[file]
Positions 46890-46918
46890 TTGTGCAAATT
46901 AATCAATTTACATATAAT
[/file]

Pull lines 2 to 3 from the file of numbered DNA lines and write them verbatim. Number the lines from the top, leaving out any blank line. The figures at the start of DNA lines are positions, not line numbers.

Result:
46890 TTGTGCAAATT
46901 AATCAATTTACATATAAT